"The absolutist nature of Salafism contradicts significant parts of the German constitutional order. Specifically, Salafism rejects the democratic principles of separation of state and religion, popular sovereignty, religious and sexual self-determination, gender equality and the fundamental right to physical integrity."
The BfV also warned of the danger of civil unrest:
"The potential threat posed by Salafist violence remains dangerously high. Salafist violence could create an additional dynamic through interactions with extremist groups from other 'hostile' ideological camps, as already occurred in individual cases in the past."
The BfV was referring to an alliance between hooligans from rival football clubs who temporarily set aside their mutual hatred for each other in order to unite against a common enemy: radical Salafists. At one point, the grouping, known as Hooligans versus Salafists (HoGeSa), had more than 40,000 followers on its Facebook page before it was shut down by Facebook censors.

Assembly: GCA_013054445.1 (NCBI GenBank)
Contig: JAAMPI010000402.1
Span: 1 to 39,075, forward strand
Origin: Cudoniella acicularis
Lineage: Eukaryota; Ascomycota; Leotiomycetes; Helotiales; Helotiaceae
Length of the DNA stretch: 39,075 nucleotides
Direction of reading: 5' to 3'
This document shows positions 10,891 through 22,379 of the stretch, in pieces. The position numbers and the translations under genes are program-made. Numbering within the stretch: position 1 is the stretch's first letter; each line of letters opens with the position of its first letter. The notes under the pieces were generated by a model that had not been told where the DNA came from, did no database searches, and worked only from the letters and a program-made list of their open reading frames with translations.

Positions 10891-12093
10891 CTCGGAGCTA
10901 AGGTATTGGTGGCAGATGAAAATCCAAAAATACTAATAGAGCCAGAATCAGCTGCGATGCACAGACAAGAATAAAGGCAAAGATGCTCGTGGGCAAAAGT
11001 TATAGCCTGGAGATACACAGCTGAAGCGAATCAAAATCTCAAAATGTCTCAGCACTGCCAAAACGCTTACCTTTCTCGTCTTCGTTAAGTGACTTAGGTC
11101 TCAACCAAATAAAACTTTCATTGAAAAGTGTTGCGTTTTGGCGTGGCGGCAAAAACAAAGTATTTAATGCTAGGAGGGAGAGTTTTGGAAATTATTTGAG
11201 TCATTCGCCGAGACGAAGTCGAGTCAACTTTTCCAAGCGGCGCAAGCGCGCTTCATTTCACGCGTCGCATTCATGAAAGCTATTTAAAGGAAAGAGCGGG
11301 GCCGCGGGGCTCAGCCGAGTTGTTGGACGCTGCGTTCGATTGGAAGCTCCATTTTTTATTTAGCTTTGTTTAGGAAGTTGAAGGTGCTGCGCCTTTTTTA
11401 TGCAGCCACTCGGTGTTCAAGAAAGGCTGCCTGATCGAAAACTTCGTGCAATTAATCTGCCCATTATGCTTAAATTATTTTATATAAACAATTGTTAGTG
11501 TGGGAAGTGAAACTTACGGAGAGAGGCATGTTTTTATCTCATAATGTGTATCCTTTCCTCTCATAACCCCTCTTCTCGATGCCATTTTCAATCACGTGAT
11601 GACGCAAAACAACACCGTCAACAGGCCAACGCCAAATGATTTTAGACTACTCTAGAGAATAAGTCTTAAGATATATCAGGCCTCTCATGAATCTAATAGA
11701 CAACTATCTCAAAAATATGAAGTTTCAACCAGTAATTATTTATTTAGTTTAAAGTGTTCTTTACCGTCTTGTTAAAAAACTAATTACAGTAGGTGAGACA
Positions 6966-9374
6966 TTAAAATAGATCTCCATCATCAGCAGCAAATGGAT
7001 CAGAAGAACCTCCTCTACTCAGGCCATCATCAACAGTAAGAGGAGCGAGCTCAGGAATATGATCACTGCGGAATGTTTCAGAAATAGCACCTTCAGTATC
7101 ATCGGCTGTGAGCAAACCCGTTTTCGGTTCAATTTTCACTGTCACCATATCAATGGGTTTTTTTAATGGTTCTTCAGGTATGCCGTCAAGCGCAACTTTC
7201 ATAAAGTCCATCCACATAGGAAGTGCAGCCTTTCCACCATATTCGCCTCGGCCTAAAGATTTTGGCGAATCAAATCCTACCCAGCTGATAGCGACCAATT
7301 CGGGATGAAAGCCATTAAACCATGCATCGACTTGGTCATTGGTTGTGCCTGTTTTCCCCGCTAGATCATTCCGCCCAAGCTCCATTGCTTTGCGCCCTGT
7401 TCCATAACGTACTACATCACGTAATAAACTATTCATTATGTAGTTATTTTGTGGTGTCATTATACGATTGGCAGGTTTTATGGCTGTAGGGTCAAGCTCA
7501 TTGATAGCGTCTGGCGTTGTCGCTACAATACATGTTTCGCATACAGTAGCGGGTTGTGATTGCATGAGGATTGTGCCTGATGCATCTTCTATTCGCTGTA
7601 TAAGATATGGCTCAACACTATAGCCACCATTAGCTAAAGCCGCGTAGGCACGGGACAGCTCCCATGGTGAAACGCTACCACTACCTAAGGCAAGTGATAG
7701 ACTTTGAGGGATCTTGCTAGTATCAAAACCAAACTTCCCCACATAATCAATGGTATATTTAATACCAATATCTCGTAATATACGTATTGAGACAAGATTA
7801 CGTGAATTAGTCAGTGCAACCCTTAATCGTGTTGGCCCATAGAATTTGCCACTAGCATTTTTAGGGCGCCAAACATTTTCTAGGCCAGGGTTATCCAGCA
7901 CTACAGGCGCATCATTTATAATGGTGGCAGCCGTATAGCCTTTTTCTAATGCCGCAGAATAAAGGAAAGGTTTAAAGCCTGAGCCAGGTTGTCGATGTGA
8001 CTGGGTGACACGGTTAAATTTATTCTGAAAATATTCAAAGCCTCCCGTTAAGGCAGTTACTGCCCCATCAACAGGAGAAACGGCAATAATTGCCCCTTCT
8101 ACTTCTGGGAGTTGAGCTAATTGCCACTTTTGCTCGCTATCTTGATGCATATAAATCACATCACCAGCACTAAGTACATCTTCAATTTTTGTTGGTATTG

According to some commentators, the rise of HoGeSa was fueled in part by a growing sense of frustration that the German government is not doing enough to curb the spread of Islam in the country. Others said the group was incited by the Salafists' increasingly provocative support for replacing Germany's democratic order with Islamic law.
In Wuppertal, for example, seven self-appointed "Sharia Police" sparked public outrage when they distributed yellow leaflets which established a "Sharia-controlled zone" in the Elberfeld district of the city. The vigilantes urged both Muslim and non-Muslim passersby to attend mosques and to refrain from alcohol, cigarettes, drugs, gambling, music, pornography and prostitution.